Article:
The following is a blog I posted on Myspace (which I have quit almost entirely except for harvesting and revisiting old blogs such as this one) almost exactly one year ago. It's fun to see what I was up to this time last year and how some interests and projects pan out and others don't - it's also a startling view of my priorities and personal advancement.
In short: I need to get back to reading that book and doing the exercises. It's on the desk in my bedroom - apparently it was important enough to me to remain out of a box and within arm's reach during and after the move to our new house. That should tell me something: it's worth enough to me, even on a subconscious level, to keep nearby, so I should get back to it. Soon.
Right after I write these three feature pieces and one hard news piece for the paper this week.
Originally posted on August 10, 2008:
I've started this new book called "Fiction Writer's Workshop," and I'm really digging it. It includes exercises to get the creative juices flowing, and they're different, more thought-provoking than the other "starters" I've read and worked on. The first one I did today: "One page: According to Henry James, one writer wrote from a glimpse of a seminary students' dinner party. Write a scene of a story from a glimpse you have had of a group of people - in a cafe, in a zoo, on a train, or anywhere. Sketch the characters in their setting and let them interact. Do you find that you find that you know too little: Can you make up enough - or import from other experiences - to fill the empty canvas?"
This is what I came up with - more than a page, but I do tend to run a little long. It's not exactly what was suggested, and I'm not sure what's going on here, exactly, but I like it, for some reason. It feels edgy and comfortable to me, sort of like spending time with someone you loved long ago, and thoroughly enjoying yourself even though you know there is no future in it.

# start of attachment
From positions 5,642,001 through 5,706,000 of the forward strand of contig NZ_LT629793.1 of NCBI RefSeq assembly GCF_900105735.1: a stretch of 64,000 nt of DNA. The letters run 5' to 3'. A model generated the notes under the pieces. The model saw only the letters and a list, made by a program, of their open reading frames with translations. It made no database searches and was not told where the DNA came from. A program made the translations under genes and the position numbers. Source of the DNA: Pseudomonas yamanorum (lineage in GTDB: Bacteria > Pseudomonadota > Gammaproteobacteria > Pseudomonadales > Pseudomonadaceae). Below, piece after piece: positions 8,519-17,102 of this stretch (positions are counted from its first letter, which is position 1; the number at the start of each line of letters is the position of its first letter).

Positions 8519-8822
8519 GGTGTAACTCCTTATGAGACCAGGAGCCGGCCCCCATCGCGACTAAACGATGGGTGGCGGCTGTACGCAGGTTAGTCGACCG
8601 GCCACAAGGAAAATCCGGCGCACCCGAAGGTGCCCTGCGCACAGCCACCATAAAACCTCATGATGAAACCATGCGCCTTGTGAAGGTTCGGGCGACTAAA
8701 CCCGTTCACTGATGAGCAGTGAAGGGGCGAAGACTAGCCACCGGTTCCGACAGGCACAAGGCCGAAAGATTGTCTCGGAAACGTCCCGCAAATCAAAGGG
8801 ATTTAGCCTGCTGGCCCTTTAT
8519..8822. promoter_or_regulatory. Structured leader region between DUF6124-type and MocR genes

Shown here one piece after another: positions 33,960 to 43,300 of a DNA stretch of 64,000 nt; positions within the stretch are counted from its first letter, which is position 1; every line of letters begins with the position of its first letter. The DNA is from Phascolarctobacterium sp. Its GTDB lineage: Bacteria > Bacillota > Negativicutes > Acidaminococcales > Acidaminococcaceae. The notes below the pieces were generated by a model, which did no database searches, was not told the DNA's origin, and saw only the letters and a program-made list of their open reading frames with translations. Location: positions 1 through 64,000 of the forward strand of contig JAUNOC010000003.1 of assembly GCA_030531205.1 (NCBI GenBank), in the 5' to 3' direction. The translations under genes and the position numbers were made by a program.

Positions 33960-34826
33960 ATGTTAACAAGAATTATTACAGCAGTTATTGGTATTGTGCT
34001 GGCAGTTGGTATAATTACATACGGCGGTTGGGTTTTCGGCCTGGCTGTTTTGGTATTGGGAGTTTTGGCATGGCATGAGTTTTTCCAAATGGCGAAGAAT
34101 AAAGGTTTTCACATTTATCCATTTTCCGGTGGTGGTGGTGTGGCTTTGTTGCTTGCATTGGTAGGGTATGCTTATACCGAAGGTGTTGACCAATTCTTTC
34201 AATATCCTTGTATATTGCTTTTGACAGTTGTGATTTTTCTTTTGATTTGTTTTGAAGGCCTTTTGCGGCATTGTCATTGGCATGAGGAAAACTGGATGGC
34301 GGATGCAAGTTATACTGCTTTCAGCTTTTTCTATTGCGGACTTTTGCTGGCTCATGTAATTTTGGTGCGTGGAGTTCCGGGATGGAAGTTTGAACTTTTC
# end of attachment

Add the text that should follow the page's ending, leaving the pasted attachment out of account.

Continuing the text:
Alice nearly tripped over the kid in the stroller as she rounded the end of the long table, crowded with people. For an instant she saw herself sprawling headfirst over the stroller, tipping from it the sleeping child, and managing to catch herself with one hand on the edge of the table only to upset a basket half full of tortilla chips, the greasy white wax paper lining it fluttering to cover someone's half eaten enchilada dinner like a raincoat tossed over a puddle.
But she didn't trip, the child remained sleeping, the stroller tipped back on its back wheels like a recliner. The child's cheeks were flushed and somewhat sunken, his face a chalky muddle, and she wondered if he had a fever.
She rounded the table and when she turned to open the bathroom door with her ass she caught a glimpse of the young man at the end of the table, his shoulder pressed up against the faux-adobe wall, who was looking at her. Glaring at her, really, with the intense focus of someone attempting to call to her through ESP.
She paused, her fingers trailing along the door, groping for the knob. They slid along the long handle and twisted. It was locked. She was trapped.
The man blinked rapidly, now possibly attempting to relay his message through Morse code. She shook her head and closed her eyes, knowing his face without looking, hearing his message in her head without him speaking, knowing the heft and cadence, the long drawled vowels of his muddy bayou speech.